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Dublin’s example of a city driving economic growth through the use of Open data also offers limited opportunities for those with lower level skills. Such initiatives – increasingly commonplace across Europe – are likely to lead to significant efficiencies in sectors like transport. By promoting efficiency, they are likely to yield economic, environmental and, potentially, health benefits. Open data is also creating opportunities for new business development – for example in the apps sector. However, these are creating jobs in modest numbers principally for those with high qualification levels.

The triple-helix concept – involving the public, commercial and higher education sectors – is at the heart of both the Dublin and San Sebastian case studies. But, as the New Economies report shows, this does not always have to overlook the important issue of inclusion and job creation at all levels. The report cites the example of the Toulouse Oncopole, a €1b health cluster investment in southern France. This includes a hospital and cancer research centres, developed as part of a wider regeneration initiative. This included the ‘neighbourhood growth booster’ designed to create pathways into employment for local residents. However, the impact of the Crisis has hindered progress and there is limited evidence of results.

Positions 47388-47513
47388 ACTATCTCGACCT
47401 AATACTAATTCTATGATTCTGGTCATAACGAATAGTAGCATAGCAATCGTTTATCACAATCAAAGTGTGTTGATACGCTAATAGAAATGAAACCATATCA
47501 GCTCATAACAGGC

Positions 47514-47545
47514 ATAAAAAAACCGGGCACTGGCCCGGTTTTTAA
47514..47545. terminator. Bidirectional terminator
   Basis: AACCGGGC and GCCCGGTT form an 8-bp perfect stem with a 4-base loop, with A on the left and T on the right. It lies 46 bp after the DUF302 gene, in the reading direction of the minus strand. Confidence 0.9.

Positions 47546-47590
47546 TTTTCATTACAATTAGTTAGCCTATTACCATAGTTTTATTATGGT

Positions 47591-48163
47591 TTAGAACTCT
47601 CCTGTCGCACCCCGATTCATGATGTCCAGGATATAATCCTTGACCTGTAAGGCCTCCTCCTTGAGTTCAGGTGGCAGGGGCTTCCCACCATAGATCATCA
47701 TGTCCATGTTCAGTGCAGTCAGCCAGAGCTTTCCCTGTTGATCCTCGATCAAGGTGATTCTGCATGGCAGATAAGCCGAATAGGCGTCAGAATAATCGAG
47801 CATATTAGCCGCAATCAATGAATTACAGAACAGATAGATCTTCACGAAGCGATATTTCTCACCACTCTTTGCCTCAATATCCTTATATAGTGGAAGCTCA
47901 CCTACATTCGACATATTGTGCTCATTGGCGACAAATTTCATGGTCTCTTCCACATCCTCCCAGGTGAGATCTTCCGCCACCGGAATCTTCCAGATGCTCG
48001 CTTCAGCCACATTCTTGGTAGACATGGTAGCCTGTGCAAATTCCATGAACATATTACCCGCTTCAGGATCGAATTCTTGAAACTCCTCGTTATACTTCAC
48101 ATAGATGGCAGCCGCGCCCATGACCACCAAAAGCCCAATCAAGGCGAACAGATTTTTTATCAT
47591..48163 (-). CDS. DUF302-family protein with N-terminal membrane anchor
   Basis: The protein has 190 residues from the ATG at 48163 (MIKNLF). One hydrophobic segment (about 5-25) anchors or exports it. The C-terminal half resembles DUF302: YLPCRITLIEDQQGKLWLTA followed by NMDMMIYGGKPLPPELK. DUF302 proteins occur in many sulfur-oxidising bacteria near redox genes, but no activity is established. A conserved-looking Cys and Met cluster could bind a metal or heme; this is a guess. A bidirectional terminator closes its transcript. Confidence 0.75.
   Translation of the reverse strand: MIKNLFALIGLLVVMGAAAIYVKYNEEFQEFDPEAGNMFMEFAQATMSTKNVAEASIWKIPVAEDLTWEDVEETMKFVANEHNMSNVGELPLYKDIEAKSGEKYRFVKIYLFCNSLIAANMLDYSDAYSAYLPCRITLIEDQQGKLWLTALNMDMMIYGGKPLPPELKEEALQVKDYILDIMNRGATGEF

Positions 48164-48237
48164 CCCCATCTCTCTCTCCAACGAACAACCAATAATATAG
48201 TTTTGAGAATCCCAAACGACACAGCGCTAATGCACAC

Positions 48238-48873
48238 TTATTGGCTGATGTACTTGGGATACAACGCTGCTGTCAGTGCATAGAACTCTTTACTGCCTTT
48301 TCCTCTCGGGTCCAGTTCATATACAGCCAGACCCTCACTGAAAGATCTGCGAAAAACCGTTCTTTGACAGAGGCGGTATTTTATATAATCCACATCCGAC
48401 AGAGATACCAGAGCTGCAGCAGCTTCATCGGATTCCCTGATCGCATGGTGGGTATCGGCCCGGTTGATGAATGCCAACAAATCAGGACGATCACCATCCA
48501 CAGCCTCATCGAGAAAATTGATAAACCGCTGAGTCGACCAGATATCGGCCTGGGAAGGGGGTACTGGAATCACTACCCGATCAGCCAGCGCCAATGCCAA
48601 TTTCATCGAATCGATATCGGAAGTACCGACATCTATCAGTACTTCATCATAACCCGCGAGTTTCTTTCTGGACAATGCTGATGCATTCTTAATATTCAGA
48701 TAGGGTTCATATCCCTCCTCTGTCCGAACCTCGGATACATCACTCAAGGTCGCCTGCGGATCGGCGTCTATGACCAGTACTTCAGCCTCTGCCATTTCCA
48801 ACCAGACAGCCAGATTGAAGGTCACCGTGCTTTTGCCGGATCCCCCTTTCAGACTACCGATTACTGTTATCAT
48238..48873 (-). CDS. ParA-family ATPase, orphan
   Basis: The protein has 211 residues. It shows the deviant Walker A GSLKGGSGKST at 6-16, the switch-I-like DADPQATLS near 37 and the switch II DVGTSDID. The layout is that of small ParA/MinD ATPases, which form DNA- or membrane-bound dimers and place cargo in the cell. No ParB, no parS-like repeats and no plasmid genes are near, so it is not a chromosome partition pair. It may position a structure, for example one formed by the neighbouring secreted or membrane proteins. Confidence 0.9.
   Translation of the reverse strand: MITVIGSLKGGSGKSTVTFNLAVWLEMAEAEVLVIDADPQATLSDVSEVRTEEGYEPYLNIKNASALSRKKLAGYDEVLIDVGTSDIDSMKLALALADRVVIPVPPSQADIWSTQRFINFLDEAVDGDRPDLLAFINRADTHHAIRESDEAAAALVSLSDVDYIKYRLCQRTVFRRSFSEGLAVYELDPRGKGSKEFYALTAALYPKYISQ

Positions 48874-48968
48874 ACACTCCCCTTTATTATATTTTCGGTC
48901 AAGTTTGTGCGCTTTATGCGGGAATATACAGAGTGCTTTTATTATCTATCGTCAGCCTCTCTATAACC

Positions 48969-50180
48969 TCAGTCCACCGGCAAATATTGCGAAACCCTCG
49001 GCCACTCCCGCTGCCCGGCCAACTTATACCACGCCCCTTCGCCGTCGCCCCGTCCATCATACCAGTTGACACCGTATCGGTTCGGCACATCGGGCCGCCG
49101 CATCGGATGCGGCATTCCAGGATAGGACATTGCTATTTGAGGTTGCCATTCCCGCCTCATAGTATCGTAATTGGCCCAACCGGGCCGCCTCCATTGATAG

The potential of the Collaborative Economy to promote social cohesion